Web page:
I recently stumbled upon some promo for Barnhardt’s upcoming feature film “Rondo”, described as a darkly funny revenge, murder, thriller film and I thought I’d reach out via Facebook to further inquire. I did, and he was kind enough to share a screener of his award-winning short from back in 2004. Drew and Co-Writer, Chris McKinley conceived a very tonally awkward, but charming little film about an individual looking for kinship but going about it in the most unconventional of ways. The film has a 90’s, made for TV vibe about it with its grainy presentation and idyllic isolated setting. DP, Kevin Graves (TV’s The American West) utilizes simple shot setups and subtle camera rotations and the edit looks great. Herbies audio track is good as well, and this is before the days of quality and affordable sound equipment, so kudos to the crew. Composer, Ryan Franks (who now works closely with filmmaker Steven C. Miller) began his career on this short film and managed to bring a fresh sound to what’s an unusually peculiar premise. It’s a big score that opens with nice acoustic guitar, followed by quirky instrumentation and even a sequence of bells, electric guitar and marching drum. Herbie is all about its titular character though, that and Morton’s performance. The diction in his narration is perfect, and you certainly feel for the seemingly harmless guy despite the fact that Shaw’s, “Rosie” is innocent in all of it and you know Herb isn’t.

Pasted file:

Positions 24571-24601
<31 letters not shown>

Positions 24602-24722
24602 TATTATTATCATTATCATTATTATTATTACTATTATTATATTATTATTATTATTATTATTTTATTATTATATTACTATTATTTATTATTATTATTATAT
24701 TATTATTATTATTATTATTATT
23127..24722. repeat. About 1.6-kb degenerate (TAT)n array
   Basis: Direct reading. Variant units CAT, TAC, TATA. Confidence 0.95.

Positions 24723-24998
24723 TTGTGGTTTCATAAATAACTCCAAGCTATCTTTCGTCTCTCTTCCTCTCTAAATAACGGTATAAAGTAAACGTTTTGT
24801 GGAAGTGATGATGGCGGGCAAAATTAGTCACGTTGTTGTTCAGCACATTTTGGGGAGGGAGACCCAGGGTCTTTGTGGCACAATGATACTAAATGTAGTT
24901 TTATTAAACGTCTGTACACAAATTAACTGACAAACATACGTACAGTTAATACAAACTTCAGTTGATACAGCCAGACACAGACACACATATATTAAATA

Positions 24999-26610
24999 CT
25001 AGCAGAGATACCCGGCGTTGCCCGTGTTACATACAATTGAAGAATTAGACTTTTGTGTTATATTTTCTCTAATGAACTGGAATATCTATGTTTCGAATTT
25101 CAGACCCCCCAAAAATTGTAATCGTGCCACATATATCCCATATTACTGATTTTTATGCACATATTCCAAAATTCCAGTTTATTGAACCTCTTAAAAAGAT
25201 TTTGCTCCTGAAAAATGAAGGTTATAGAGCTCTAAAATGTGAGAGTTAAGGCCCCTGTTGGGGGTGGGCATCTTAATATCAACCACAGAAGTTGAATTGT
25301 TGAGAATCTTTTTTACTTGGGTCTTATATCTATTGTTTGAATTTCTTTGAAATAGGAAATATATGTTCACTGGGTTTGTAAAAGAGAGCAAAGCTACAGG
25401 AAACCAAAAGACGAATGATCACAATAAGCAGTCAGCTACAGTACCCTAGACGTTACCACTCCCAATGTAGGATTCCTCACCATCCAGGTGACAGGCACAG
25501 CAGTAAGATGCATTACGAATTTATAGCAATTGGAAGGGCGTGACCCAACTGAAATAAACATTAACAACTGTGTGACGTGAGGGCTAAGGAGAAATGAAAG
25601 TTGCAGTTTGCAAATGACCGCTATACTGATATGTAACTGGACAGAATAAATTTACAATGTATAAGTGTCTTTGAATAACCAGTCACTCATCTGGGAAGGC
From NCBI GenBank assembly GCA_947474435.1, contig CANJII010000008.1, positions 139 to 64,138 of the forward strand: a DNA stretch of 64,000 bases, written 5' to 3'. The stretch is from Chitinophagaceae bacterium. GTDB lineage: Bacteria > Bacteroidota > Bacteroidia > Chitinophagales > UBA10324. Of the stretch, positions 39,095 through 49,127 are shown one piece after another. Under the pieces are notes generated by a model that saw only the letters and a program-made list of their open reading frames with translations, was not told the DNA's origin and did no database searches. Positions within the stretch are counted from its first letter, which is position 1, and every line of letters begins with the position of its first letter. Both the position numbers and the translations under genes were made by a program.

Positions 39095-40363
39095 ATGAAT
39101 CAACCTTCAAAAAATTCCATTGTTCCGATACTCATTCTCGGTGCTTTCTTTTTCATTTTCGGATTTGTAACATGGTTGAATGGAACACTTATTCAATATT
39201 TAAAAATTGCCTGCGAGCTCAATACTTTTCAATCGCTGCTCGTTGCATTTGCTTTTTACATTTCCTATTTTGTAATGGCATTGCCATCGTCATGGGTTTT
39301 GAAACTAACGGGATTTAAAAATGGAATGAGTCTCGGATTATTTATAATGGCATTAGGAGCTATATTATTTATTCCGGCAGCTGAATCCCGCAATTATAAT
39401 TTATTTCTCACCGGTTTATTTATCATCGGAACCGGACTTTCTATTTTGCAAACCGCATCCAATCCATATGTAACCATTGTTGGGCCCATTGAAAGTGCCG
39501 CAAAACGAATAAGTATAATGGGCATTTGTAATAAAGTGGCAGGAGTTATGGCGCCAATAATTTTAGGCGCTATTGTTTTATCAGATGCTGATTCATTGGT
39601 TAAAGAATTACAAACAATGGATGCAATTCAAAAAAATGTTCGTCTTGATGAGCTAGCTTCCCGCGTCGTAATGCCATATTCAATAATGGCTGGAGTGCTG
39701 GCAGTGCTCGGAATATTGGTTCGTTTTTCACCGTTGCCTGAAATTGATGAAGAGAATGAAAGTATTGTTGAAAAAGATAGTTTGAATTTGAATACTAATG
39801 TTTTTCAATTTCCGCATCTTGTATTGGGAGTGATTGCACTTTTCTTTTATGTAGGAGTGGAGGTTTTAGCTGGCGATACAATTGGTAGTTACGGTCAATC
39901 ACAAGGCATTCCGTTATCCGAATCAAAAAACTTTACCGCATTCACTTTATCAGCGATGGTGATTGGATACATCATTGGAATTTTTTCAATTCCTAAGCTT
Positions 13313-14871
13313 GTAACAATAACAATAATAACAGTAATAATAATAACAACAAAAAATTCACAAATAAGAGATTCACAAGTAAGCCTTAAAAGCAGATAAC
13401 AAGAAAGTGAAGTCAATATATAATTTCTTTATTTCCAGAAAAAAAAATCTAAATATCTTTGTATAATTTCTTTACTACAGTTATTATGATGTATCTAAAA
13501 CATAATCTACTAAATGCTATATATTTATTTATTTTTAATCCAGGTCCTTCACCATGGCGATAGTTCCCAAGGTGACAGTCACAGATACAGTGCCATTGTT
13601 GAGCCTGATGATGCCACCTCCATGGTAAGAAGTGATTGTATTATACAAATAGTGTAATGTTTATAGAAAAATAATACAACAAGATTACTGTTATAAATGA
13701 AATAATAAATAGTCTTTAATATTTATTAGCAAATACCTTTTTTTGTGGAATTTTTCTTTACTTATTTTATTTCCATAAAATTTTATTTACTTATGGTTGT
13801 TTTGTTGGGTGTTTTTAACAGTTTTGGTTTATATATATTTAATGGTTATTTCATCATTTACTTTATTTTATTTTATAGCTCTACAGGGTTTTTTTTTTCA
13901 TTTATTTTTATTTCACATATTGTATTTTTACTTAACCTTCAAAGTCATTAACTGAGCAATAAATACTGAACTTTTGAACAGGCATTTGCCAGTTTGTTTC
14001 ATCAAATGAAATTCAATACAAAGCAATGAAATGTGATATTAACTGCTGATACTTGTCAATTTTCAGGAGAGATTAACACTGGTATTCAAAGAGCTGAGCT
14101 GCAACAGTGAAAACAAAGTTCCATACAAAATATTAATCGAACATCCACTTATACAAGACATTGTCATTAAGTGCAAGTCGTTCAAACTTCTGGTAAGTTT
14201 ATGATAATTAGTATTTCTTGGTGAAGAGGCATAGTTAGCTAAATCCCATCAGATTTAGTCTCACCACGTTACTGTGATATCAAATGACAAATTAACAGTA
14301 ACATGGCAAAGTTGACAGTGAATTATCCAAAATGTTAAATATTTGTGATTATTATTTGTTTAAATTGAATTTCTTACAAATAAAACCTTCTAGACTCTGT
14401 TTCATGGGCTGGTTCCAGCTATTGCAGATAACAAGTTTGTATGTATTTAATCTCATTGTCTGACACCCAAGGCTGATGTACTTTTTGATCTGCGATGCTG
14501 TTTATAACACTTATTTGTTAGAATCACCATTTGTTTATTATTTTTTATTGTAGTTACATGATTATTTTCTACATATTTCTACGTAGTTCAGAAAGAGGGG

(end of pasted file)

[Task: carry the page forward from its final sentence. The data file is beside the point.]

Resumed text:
THE BAD

It may seem like an unfair criticism, but those who are used to watching short films with high quality production value may look at Herbie as quite amateur in nature. It has a shot on video look that won’t appeal to everyone, and perhaps Graves could’ve suggested alternative equipment. Content wise, the only qualm is that there was no visual representation on Herbies head or face in the wake of him getting hit with the shovel by Rosie.

Herbie is a one of a kind short film that has shades of Matthew Roth’s little known film, “The Man Who Collected Food” and even “Some Guy Who Kills People”. It’s absorbing, extremely well written and even contains an affable antagonist (if that’s at all possible). The camera work is simple and smart, the score rather lively and diverse, and the lead performances from Reggie and Gena are wonderful too. Perhaps some better equipment might have made the visuals a little easier on the eyes, but aside from that and the minor continuity hiccup regarding the makeup, Herbie is simply outstanding. This may be almost 15 years old, but do yourself a favor and hit up Drew so you can check it out. He’s friendly and this one is a must see for fans of dark short films.

My rating for “Herbie” is 8.5/10